To Kill a Mockingbird Reading Schedule As a reminder, we expect you to read either for one hour or 40 pages outside of school each night in addition to what we read in school each day. This means that if you have 20 pages of To Kill a Mockingbird to read on a given night, you should also be reading at least 20 pages of another independent reading book. This will help you meet your reading goal for the year.
Here’s where you should be up to each day:
By the beginning of class... Be up to… Mon 2/13 RECEIVE BOOKS
Tues 2/14 Chapter 3 (Intro Quiz )
Wed 2/15 Chapter 5
Thurs 2/16 Chapter 7 (Reading Quiz 1)
Fri 2/17 Chapter 9
Mon 2/27 Chapter 12 (Reading Quiz 2)
Tues 2/28 Chapter 14
Wed 3/1 Chapter 16 (Reading Quiz 3)
Thurs 3/2 Chapter 18
Fri 3/3 Chapter 20 (Close Reading/ Quiz 4)
Mon 3/6 Chapter 23
Tues 3/7 Chapter 25
Wed 3/8 Chapter 27(Close Reading/ Quiz 5)
Thurs 3/9 Chapter 29
Friday 3/10 Complete the book! (Reading Quiz 6)
*Reading quizzes will be given twice a week to help readers stay on schedule.
This is the regular homework during this unit: Keep up with your partner and reading plan. If your TKAM reading is less than one hour or 40 pages after school, use your independent reading to get to the full nightly reading expectation. Write reading commentaries on Wednesday about either your IR book and/ or To Kill a Mockingbird. As we read TKAM, you will be using jots and sticky notes to closely track one character in preparation for our written exhibition. Use your notebook pages, chapter summaries and sticky notes to help prepare you for Monday and Wednesday reading quizzes and Friday Close Reading Assessments. What if you’re having trouble reading the book? Tell us! Come to breakfast club for reading circles with a teacher (Diana on Mondays, Hana on Wednesdays, Crystal on Fridays). Additionally, we have chapter summaries of the book and you can listen to an audio version with a teacher or download an audio version either by signing up for a free Audible App trial membership at www.audible.com or signing into an East Side Audible account which you can get from your teacher.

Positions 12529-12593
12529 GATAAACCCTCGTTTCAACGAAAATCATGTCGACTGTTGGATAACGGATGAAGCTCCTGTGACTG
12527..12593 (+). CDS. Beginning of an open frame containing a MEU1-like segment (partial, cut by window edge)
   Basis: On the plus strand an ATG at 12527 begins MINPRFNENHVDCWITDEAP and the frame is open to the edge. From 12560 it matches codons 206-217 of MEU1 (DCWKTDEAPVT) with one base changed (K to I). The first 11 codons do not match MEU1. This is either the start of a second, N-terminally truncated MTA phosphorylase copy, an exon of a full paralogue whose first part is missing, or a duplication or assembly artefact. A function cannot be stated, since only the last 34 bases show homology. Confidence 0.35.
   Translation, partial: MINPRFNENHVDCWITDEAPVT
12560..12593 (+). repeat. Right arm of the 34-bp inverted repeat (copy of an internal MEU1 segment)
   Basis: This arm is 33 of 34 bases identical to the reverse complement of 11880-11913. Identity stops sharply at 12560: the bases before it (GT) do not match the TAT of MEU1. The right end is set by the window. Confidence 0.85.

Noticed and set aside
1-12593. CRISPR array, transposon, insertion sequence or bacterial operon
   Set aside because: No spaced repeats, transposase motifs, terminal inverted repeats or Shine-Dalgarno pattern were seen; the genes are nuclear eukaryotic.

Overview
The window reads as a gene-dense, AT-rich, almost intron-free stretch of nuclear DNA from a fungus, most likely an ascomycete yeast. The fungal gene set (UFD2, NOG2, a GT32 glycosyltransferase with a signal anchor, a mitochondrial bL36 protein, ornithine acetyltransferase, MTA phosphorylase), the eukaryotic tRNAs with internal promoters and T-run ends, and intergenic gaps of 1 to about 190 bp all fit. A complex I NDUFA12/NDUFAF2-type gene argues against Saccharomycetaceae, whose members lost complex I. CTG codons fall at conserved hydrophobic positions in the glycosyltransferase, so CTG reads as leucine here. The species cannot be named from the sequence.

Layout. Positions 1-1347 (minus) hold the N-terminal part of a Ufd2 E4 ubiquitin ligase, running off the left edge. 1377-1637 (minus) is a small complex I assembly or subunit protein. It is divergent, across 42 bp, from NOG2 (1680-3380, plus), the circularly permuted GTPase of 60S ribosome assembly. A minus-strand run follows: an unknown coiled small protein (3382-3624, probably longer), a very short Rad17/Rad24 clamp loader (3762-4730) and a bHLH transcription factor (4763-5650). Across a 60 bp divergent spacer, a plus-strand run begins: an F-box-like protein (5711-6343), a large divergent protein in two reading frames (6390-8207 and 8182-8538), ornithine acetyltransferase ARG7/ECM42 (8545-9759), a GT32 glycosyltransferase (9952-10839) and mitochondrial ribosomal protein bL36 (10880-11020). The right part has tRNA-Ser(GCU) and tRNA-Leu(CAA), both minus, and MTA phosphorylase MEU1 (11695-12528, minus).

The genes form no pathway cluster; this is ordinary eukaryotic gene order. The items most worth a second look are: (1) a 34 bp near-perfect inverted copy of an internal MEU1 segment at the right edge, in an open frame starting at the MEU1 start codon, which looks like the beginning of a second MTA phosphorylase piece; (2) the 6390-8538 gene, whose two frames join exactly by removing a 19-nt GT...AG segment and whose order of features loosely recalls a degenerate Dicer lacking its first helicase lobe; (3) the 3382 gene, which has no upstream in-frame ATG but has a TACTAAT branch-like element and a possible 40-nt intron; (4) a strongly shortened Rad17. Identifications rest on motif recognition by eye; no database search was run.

What happens if you don’t read? You will have a difficult time participating in discussion about the book and writing about it during class. You will most likely fail the quizzes. And since we will be completing multiple creative and persuasive exhibitions based on the book, you’ll have an extremely difficult time doing that well. In short, the first marking period of this semester will be unsuccessful for you.
What if you want MORE? We don’t blame you! To Kill a Mockingbird deals with so many issues that are relevant to all of us today and it’s hard not to get sucked into the book. Your teachers have lots of ideas for independent reading books, articles, and films to pair with your To Kill a Mockingbird reading. Come ask!